The Climate Psychology Alliance is a network focusing on climate change not as a scientific problem waiting for a technical solution, but as a systemic problem that engenders fear, denial and despair, forces uncomfortable dilemmas about justice, nature and equality into consciousness and challenges all of us in modern societies both personally and politically. 

The Future Animals project on art, Darwin and archaeology included artist Paul Evans, Ciara Charnley from the National Museum, Wales and bioarchaeologist Jacqui Mulville from Cardiff University. 

Eco-stage is a public commitment and positive declaration to work ecologically in the performing arts sector. It includes a set of intersecting values, objectives and provocations for engaging with ecological practice. The pledge is envisioned as a conversation starter to help bring an ecological ethic to performance production and as a tool for motivating action. 

I Am Purpose

Writer Indigo Moon shares a short story exploring one person’s sense of purpose. Evoking ideas of conversation with the universe to illuminate times of zoonotic pandemic and climate crisis, Indiana reflects on the presence of signals from within.


1,300 words: estimated reading time = 5 minutes


Indigo’s post is the third in our series Signals from the Edge, which sets the challenge of creating a small artistic expression of the more-than-human in the form of a new signal for humanity. Is it a message — whether meant for our species or for another kind, which we overhear by chance? An artefact of some other consciousness? Or an abstraction of the material world? Something in any case that brings some meaning for us to discover or to make, here and now, as we begin to address the Anthropocene in all its noise. A small piece of sense — common or alien — amidst the confusion of human being.

***

 

universe and purpose, showing moon in the sky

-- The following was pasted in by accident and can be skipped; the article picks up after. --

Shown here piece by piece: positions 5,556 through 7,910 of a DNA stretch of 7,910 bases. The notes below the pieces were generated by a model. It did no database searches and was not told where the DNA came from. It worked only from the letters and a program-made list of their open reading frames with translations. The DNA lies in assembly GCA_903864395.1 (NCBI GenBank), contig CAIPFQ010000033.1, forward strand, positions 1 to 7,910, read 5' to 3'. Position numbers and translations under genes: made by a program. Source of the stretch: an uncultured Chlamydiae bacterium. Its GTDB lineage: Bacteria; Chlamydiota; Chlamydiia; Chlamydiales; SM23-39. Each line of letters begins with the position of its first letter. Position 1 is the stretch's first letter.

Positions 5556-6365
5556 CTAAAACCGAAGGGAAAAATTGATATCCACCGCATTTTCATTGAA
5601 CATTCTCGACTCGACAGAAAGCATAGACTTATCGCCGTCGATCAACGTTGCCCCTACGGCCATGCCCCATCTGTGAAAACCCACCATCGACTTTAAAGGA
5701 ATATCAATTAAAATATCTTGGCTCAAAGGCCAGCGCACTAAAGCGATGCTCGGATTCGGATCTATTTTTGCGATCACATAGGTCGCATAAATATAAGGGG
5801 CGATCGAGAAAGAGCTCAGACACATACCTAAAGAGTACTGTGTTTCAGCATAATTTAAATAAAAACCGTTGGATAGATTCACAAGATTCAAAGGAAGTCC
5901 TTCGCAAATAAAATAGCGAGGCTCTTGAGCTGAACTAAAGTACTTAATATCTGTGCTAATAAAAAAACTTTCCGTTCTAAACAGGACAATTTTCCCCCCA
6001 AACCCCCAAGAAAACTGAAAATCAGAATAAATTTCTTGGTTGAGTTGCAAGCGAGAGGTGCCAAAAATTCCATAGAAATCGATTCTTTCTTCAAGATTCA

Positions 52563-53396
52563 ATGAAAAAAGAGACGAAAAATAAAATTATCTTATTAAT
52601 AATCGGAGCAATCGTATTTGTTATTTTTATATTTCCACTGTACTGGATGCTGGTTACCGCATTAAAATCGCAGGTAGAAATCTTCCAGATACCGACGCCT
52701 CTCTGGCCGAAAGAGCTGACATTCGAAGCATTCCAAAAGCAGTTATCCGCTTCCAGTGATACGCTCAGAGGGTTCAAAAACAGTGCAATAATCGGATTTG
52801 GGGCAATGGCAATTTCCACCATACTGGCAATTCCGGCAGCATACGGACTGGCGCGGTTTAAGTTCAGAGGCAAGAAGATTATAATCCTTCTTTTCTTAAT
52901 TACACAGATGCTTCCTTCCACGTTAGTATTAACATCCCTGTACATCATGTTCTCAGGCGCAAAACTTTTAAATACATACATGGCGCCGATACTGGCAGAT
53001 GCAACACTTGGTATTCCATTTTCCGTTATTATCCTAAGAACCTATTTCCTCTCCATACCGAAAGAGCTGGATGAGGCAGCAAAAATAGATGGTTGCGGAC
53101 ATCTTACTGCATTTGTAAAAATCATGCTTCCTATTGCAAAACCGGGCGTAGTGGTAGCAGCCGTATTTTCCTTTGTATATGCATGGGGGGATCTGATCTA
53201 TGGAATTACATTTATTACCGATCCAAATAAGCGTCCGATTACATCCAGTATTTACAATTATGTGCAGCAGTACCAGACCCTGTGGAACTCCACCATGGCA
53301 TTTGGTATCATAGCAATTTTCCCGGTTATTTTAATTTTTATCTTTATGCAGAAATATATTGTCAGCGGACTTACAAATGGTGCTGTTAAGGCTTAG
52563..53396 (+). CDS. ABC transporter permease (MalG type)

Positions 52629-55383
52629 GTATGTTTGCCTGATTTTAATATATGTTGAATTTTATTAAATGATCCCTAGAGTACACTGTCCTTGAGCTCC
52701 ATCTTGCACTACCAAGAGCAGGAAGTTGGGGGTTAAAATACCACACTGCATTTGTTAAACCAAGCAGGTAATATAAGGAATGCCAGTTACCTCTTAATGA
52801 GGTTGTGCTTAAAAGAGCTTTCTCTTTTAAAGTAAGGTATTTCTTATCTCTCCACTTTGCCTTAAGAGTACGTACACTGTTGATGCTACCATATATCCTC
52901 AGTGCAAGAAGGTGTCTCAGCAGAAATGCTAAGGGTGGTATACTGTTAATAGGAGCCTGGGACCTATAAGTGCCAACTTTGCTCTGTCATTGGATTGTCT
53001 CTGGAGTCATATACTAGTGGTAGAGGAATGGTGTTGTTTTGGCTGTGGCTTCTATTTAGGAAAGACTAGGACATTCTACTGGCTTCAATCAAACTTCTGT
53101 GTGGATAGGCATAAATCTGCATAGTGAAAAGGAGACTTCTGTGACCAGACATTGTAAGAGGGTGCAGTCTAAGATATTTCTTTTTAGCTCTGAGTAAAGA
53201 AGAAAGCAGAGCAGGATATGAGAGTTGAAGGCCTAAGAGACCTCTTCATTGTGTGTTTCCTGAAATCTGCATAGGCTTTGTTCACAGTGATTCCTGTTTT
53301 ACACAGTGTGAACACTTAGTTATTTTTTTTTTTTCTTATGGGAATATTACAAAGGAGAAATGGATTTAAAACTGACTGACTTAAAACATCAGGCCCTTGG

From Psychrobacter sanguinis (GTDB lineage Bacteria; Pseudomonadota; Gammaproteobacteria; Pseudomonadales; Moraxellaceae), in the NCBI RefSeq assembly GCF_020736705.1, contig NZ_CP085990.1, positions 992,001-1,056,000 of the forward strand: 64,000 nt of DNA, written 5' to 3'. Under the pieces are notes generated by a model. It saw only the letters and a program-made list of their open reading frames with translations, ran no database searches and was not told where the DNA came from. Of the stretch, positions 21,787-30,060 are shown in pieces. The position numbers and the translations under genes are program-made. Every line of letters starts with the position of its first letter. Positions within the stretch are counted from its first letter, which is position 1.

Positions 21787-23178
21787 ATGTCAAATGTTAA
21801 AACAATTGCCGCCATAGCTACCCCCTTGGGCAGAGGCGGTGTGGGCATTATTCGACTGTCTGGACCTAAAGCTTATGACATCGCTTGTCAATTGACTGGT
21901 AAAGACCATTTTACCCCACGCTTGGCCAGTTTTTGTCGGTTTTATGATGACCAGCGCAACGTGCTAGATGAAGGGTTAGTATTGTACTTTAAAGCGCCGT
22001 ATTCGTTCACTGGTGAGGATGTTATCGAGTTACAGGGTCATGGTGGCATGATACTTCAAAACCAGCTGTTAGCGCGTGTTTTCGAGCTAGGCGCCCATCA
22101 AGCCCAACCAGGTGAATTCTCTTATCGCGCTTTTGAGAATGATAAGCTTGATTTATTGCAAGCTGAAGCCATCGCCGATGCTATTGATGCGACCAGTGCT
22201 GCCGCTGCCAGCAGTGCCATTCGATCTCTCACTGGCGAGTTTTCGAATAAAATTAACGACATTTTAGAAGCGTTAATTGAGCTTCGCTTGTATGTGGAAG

Photograph: Indigo Moon © 2020

I am purpose

Hello.

We are the universe.

We have chosen to present ourselves to you as language because we feel it is the simplest and easiest way to communicate with you.

We have heard whispers from the minds of you. It is of the assumption that we have caused humanity’s current state of … Isolation. Destruction. Vulnerability.

Of course, humans love to cast blame. Even when that blame cannot reach time or form or space.

We can only observe. Humanity is in control of its own fate. Where did the first infection begin?

“Um.”

This is a rhetorical question.

“Oh.”

Digestion of a diseased animal.

Humanity’s consumption of non-human animals. Ah, yes, the origin is confirmed.

What you call ‘zoonotic’ is the isolation between the human and the animal. But what you cease to understand is the thread between every living being. A hum. A heartbeat.

Weaves us together in a tangle of chaotic uncertainty.

We have not the capacity to scribble you out. What a crisis permits is the human spirit to blaze until it burns the light —

“Sorry, hi, sorry to interrupt but why are you telling me? Am I supposed to do something with this?” The voice is coarse, dry, awkward.

That is for you to decide.

“But, why me? You could have picked anyone.”

We did not pick you, as you call it. You were randomly chosen.

A pout. “Oh, okay, well, thanks, I guess.”

Don’t thank us. We do not require praise.

“Then what do you require?”

Nothing.

A pause. Then a whisper. “You’re a barrel of laughs.”

Your attempt at sarcasm has not succeeded.

“Hey! Excuse me, you may be the almighty bloody universe but there is still such a thing as … as respect. Even from a formless … being, such as yourself. Selves. Sorry. Pronouns.”

We admire your strength.

But we do not require anything. We are communicating with you to offer you a purpose.

“Purpose?”

An echo of a voice. High-pitched and loud. “Saph, dinner’s ready!”

“Alright, Mum, be down in a sec.”

Do you consume animals, as those who were first infected?

“No. I used to but then realised it was stupid of me to think I had the right to eat them just because they’re a different species. And don’t even get me started on how eating animals is destroying the planet –”

But you’re going to tell us, we presume?